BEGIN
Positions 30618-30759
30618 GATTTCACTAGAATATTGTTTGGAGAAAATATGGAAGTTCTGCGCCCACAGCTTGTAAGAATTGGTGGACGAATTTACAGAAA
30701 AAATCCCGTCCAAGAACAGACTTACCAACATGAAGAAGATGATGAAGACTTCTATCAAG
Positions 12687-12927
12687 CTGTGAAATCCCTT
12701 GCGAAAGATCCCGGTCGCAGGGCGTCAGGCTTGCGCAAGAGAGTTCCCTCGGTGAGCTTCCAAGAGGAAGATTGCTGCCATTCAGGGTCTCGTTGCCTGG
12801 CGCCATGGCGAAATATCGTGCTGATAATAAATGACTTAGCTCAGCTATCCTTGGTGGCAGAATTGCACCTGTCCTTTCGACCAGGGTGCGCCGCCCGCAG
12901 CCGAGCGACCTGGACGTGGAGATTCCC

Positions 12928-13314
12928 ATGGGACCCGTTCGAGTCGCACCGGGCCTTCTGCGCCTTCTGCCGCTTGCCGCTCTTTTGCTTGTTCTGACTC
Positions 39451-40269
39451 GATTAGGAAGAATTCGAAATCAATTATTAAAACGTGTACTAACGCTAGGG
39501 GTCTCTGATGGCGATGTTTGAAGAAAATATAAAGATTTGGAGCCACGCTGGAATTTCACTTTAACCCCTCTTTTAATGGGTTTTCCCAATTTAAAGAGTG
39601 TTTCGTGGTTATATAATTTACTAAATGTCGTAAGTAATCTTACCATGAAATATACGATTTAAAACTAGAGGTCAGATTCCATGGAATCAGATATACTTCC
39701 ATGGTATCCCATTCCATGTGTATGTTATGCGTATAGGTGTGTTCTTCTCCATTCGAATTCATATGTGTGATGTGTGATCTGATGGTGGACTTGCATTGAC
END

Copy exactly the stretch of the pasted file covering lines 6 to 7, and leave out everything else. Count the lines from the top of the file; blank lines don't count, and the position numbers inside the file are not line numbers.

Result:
12701 GCGAAAGATCCCGGTCGCAGGGCGTCAGGCTTGCGCAAGAGAGTTCCCTCGGTGAGCTTCCAAGAGGAAGATTGCTGCCATTCAGGGTCTCGTTGCCTGG
12801 CGCCATGGCGAAATATCGTGCTGATAATAAATGACTTAGCTCAGCTATCCTTGGTGGCAGAATTGCACCTGTCCTTTCGACCAGGGTGCGCCGCCCGCAG